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Banished in Barcelona

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Wadda Rios-Font writes for this blog from Barcelona. Wadda is a Professor of Spanish and Latin American Cultures at Barnard College – Columbia University.

My Quarantine Diary

I’m a New York college professor who came to Spain for my January-July sabbatical. Coronavirus surprised me here, and I decided early on I’d stay. My apartment in NYC is rented out, and visiting my “mature” mother in Puerto Rico (she would refuse to be called “elderly”) did not seem like a good idea.

Spain has been one of the hardest-hit countries in the world, but I’ve been glad not to be in New York and the US for this. So here I am in a rental apartment in Barcelona. I miss my own place but this one is quite nice. I normally live alone, and having someone else here would definitely drive me crazy. But I’ve now been by myself for 37 days (!!!) – 21 to go – and “solitary confinement” (they do call quarantine confinamiento in Spain) can get hard.

There isn’t exactly a typical day, but writing this “diary” has made me aware that everything is much more structured than I thought. It’s also made me notice how tremendously reduced to what’s immediate the world has become, despite the enormity of what is going on. There’s always, however, room for a little surprise.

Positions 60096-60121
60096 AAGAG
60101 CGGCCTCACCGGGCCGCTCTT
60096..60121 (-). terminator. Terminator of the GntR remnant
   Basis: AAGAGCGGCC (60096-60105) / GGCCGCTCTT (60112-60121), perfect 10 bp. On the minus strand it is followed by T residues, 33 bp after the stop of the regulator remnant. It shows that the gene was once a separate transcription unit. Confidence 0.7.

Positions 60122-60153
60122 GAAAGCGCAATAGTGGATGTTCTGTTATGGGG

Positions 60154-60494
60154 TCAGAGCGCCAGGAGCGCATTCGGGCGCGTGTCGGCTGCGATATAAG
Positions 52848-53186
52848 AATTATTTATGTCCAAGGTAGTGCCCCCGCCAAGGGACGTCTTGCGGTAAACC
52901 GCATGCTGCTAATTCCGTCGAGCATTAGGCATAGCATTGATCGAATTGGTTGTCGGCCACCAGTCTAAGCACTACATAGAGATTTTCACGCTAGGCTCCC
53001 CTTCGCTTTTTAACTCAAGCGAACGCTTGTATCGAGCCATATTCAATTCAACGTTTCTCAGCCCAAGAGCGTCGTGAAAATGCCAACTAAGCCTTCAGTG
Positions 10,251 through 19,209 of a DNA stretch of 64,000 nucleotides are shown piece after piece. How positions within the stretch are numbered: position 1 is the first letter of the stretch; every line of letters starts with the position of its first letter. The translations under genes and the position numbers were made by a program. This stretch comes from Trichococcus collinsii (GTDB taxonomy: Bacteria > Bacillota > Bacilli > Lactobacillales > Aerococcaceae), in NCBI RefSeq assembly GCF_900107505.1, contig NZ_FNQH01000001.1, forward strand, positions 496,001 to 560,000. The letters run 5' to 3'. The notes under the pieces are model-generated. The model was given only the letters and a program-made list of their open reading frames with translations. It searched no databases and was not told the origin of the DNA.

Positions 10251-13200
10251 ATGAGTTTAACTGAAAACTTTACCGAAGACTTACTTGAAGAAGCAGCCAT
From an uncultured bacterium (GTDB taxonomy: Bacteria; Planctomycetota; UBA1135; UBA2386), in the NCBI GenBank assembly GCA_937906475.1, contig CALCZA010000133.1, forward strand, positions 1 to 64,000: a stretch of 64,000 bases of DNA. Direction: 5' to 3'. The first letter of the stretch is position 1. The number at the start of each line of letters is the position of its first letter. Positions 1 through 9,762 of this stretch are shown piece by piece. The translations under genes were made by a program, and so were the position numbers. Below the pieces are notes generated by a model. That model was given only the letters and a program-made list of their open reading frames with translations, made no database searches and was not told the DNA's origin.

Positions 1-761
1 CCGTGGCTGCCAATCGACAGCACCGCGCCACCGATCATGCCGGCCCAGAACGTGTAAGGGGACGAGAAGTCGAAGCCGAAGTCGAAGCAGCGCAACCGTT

11:00 is generally get-out-of-bed time (I confess)

Today I woke up briefly at 9:00 but didn’t see the point of making the day even longer. At 10:00 I was woken up again by a 4-year-old whose parents take her out to play outside my bedroom every morning. Most days I love her (shrill? cheery!) little voice but other times… well, children aren’t always precious.

Early on in quarantine I was often sleepless, but these days I sleep a lot (9 hours a night!), and heavily. Soooo hard to get up in the morning! Sometimes I wish I could sleep for 100 years like Sleeping Beauty, but with social distancing they won’t even let a Blue Prince wake me up… I read everyone’s been having vivid dreams; I keep dreaming of travel (Berlin and Tel Aviv, most recently, who knows why).

11:00-13:00 I start most days reading news and watching the Health Ministry’s press conference,

with official stats on new cases, hospitalizations/ICUs, deaths, recoveries… I wish I could limit my exposure especially to vile politicians, but obsessing over data gives me the illusion of control. Also, by some sort of Stockholm Syndrome, I have fallen in love with the national Director of Alerts and Health Emergencies. He was out for ten days with Covid-19 himself, and my mornings just weren’t the same. I must acknowledge that he is not objectively a sexy man, but authorities forbid hanky-panky with anyone outside one’s “sphere of cohabitation” and, well, one needs romance.